Upwards trend in take-up of LPAs continues

Figures released by the Ministry of Justice have revealed that the trend of increasing take-up of lasting powers of attorney (LPAs) continued over the course of 2022.

Annually, there were 771,822 LPAs registered in 2022, up 9% compared to the previous year. There were 5,919 EPAs in 2022, down 13% on 2021. In total, there were 777,741 Powers of Attorney in 2022, up 9% from the year before.

This comes despite a 6% drop in the number of LPAs registered in the final quarter of 2022 – 177,182 in total – when compared with the same period last year.

Powers of attorney registered, January to March 2008 to October to December 2022. Source: Ministry of Justice

This data comes against the backdrop of the Powers of Attorney Bill currently going through Parliament.

Brought by Conservative MP Stephen Metcalfe, the Bill is aiming to modernise the lasting power of attorney (LPA) process by allowing for applications to be made digitally and/or on paper, with the electronic record used as evidence of the LPA’s registration.

Those supporting the Private Members’ Bill have cause for optimism, as explained by Irwin Mitchell’s Ian Bond:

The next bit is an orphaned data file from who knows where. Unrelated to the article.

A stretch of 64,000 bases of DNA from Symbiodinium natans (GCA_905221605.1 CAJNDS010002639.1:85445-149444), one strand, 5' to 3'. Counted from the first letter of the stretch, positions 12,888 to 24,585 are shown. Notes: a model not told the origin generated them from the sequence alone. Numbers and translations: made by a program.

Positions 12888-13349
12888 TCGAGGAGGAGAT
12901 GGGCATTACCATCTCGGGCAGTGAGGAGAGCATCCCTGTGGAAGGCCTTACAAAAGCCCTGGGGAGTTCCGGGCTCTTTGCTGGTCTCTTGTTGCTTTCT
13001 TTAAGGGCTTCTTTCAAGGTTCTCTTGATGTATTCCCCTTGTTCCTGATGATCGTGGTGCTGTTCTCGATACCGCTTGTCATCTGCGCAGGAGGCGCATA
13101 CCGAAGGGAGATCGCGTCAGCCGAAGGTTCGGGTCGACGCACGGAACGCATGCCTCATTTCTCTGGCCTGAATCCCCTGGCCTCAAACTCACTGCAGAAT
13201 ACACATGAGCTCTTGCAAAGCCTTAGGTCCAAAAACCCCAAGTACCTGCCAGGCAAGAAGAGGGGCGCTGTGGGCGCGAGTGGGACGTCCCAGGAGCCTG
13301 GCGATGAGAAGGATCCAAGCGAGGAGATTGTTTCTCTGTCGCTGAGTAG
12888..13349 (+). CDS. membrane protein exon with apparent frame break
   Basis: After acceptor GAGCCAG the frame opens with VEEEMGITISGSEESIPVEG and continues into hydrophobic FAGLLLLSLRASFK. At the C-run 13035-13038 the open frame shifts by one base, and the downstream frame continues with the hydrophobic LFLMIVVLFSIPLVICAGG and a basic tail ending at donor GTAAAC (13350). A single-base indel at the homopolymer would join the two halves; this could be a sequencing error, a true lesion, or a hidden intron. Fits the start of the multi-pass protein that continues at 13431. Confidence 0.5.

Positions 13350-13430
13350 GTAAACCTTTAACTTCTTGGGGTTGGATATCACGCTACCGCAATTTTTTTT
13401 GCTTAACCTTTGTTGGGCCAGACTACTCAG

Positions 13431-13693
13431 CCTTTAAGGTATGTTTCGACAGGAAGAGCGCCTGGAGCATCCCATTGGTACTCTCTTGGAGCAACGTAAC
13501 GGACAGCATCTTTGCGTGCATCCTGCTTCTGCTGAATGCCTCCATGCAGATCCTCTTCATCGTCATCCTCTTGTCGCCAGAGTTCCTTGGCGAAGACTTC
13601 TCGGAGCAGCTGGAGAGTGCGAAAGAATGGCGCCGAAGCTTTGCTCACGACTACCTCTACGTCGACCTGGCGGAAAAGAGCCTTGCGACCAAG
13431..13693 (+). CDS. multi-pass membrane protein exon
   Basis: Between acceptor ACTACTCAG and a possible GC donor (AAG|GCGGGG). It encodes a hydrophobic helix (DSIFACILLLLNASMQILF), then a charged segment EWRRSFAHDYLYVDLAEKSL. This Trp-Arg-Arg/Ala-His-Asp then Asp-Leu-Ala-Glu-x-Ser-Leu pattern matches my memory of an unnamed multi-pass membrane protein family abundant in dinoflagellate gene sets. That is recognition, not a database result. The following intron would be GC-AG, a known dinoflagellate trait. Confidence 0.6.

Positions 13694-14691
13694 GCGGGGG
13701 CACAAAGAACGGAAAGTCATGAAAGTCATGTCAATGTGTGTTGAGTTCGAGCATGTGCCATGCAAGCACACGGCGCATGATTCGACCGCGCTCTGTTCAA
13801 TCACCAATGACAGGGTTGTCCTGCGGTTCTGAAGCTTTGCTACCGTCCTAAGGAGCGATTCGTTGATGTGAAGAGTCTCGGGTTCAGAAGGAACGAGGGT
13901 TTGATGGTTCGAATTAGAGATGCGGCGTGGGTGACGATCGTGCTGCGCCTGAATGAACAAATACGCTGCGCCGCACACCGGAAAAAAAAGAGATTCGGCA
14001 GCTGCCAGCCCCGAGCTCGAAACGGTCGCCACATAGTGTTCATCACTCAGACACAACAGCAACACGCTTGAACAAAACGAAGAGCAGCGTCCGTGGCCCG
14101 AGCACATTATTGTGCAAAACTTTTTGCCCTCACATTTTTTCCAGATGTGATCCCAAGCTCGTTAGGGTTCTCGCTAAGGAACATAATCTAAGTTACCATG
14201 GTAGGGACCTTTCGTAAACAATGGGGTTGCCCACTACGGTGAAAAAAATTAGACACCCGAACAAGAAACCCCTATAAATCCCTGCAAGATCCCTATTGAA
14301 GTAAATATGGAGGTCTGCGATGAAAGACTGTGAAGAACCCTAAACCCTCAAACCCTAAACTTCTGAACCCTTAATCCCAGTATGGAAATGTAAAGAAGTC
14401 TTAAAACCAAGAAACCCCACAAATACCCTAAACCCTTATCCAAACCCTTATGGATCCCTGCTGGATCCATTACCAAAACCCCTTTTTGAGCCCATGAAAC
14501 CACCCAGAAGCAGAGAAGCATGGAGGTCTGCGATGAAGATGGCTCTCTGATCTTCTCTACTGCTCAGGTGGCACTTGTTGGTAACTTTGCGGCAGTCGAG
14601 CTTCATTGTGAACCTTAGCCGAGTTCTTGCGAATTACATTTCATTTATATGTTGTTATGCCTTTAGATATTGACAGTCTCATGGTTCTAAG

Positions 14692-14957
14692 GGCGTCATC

“Rarely for a Private Members’ Bill, the government has indicated its support for the Bill as it matches broadly with the objectives that the Office of the Public Guardian and Ministry of Justice identified in their recent project on modernising LPAs.”

Bond went on to further explain the Bill’s proposals:

“The Bill seeks to bolster safeguards and explicitly permit a third-party to object to the registration of a LPA, which is an important protection.

The Bill also allows Chartered Legal Executives to certify copy powers of attorney alongside solicitors thereby correcting an historic omission.”

Bond welcomed the proposals set out in the Bill, though recognised that “not everyone is able or willing to use modern technology,” adding that “this should be catered for, but not be the reason to hold back.”

Bond did, however, concede his disappointment that the Bill “did not include the Law Society’s recommendation that certification should expressly include consideration of the donor’s capacity”.

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